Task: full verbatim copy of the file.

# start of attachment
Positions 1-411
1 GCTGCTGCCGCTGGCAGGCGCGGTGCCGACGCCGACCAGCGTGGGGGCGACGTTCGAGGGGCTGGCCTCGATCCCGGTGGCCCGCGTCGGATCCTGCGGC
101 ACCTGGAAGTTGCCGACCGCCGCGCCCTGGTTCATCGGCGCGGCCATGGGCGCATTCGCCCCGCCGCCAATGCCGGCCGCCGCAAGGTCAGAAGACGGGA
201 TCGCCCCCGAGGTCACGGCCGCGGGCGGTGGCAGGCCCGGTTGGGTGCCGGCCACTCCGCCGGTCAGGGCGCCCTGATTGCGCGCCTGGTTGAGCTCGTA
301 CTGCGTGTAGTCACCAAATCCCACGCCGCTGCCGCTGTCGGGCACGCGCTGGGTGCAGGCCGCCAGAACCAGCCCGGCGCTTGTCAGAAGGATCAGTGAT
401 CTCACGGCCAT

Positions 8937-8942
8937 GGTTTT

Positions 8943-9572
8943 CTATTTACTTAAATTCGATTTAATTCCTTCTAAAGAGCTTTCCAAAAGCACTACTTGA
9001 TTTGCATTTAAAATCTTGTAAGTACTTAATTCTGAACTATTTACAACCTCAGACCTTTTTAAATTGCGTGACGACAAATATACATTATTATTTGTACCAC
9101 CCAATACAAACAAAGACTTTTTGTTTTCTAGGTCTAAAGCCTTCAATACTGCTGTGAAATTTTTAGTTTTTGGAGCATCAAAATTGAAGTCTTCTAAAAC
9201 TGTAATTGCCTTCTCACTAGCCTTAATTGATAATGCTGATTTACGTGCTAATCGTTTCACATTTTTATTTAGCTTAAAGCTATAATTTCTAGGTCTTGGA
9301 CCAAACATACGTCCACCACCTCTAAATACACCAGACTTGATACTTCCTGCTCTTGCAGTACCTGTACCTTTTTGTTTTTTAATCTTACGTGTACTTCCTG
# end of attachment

Positions 1-411
1 GCTGCTGCCGCTGGCAGGCGCGGTGCCGACGCCGACCAGCGTGGGGGCGACGTTCGAGGGGCTGGCCTCGATCCCGGTGGCCCGCGTCGGATCCTGCGGC
101 ACCTGGAAGTTGCCGACCGCCGCGCCCTGGTTCATCGGCGCGGCCATGGGCGCATTCGCCCCGCCGCCAATGCCGGCCGCCGCAAGGTCAGAAGACGGGA
201 TCGCCCCCGAGGTCACGGCCGCGGGCGGTGGCAGGCCCGGTTGGGTGCCGGCCACTCCGCCGGTCAGGGCGCCCTGATTGCGCGCCTGGTTGAGCTCGTA
301 CTGCGTGTAGTCACCAAATCCCACGCCGCTGCCGCTGTCGGGCACGCGCTGGGTGCAGGCCGCCAGAACCAGCCCGGCGCTTGTCAGAAGGATCAGTGAT
401 CTCACGGCCAT

Positions 8937-8942
8937 GGTTTT

Positions 8943-9572
8943 CTATTTACTTAAATTCGATTTAATTCCTTCTAAAGAGCTTTCCAAAAGCACTACTTGA
9001 TTTGCATTTAAAATCTTGTAAGTACTTAATTCTGAACTATTTACAACCTCAGACCTTTTTAAATTGCGTGACGACAAATATACATTATTATTTGTACCAC
9101 CCAATACAAACAAAGACTTTTTGTTTTCTAGGTCTAAAGCCTTCAATACTGCTGTGAAATTTTTAGTTTTTGGAGCATCAAAATTGAAGTCTTCTAAAAC
9201 TGTAATTGCCTTCTCACTAGCCTTAATTGATAATGCTGATTTACGTGCTAATCGTTTCACATTTTTATTTAGCTTAAAGCTATAATTTCTAGGTCTTGGA
9301 CCAAACATACGTCCACCACCTCTAAATACACCAGACTTGATACTTCCTGCTCTTGCAGTACCTGTACCTTTTTGTTTTTTAATCTTACGTGTACTTCCTG